Shoei Kisen’s huge orderbook will see its box fleet double in size this decade

Shoei Kisen Kaisha, the shipowning arm of Japanese yard Imabari Shipbuilding, is set to control the world’s third largest non-operating box fleet once its huge swathe of ships ordered deliver in the coming couple of years.

Data carried in the latest weekly report from Alphaliner shows Shoei Kisen has more ships on order than all the other non-operating owners combined and once it all delivers the company will leap from 13th to third in the rankings of non-operating owners with just China Shipping and Seaspan ahead of it.

As well as providing significant tonnage to Japan’s big three lines – MOL, K Line and NYK – Shoei Kisen also has long term charters to many other big names in container shipping including OOCL, APL and Yang Ming. Its most recent addition is also its largest – the MOL Truth, the first 20,000 teu class ship built on Japanese soil.

In addition to its container exposure, Shoei Kisen is a very sizeable player in dry bulk, tankers, car carriers and LNG. Excluding car carriers, the company’s fleet – plus orderbook – is worth $5.89bn, according to data from VesselsValue.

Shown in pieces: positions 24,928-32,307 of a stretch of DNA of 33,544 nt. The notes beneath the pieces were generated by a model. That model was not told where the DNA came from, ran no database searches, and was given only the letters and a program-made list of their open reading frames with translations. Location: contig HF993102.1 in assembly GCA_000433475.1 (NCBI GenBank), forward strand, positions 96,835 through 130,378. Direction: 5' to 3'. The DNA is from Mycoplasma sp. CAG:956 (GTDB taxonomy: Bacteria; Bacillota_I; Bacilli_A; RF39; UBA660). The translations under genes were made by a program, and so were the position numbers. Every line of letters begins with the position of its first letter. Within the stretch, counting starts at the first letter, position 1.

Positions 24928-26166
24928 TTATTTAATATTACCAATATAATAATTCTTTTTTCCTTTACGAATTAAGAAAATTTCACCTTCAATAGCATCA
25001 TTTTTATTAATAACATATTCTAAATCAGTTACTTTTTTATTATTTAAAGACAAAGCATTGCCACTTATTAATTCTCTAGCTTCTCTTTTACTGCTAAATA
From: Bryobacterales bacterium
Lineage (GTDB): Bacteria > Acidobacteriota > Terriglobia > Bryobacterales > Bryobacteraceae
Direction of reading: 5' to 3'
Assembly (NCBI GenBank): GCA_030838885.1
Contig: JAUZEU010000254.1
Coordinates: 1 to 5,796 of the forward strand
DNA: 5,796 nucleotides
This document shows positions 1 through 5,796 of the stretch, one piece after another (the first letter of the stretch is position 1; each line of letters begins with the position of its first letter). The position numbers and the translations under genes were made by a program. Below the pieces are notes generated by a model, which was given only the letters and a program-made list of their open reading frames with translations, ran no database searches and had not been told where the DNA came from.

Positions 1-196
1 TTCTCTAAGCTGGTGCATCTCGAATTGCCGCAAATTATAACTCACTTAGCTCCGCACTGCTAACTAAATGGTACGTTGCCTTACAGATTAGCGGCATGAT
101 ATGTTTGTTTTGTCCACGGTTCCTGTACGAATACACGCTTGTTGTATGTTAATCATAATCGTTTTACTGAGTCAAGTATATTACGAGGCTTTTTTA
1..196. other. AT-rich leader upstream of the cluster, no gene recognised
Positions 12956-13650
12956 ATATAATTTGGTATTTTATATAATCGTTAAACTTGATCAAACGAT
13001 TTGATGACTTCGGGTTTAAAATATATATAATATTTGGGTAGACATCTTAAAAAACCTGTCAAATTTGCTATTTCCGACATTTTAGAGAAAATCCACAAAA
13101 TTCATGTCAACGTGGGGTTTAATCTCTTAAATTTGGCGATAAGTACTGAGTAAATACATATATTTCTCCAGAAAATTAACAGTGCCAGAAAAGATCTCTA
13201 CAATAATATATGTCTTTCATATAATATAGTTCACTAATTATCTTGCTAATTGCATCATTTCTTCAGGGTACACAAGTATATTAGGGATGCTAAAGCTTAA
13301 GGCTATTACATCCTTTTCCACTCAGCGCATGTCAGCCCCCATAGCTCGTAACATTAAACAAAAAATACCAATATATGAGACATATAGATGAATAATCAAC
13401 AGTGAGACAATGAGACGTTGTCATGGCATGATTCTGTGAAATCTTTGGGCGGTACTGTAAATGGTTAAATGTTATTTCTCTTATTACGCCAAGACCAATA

Sam Chambers

Starting out with the Informa Group in 2000 in Hong Kong, Sam Chambers became editor of Maritime Asia magazine as well as East Asia Editor for the world’s oldest newspaper, Lloyd’s List. In 2005 he pursued a freelance career and wrote for a variety of titles including taking on the role of Asia Editor at Seatrade magazine and China correspondent for Supply Chain Asia. His work has also appeared in The Economist, The New York Times, The Sunday Times and The International Herald Tribune.


  1. This does not mean that these ships will be built in the immediate future. It is common Japanese practice to order numbers of ships ahead of changes in regulations and then, as it were, keep them on the shelf until actual demand arises. They are then built to older specifications giving the buyer a cost advantage over vessels having to incorporate new regulatory requirements. The introduction of the requirement for ballast tank linings in the mid 2000s saw a similar pattern in ordering dry bulk carriers

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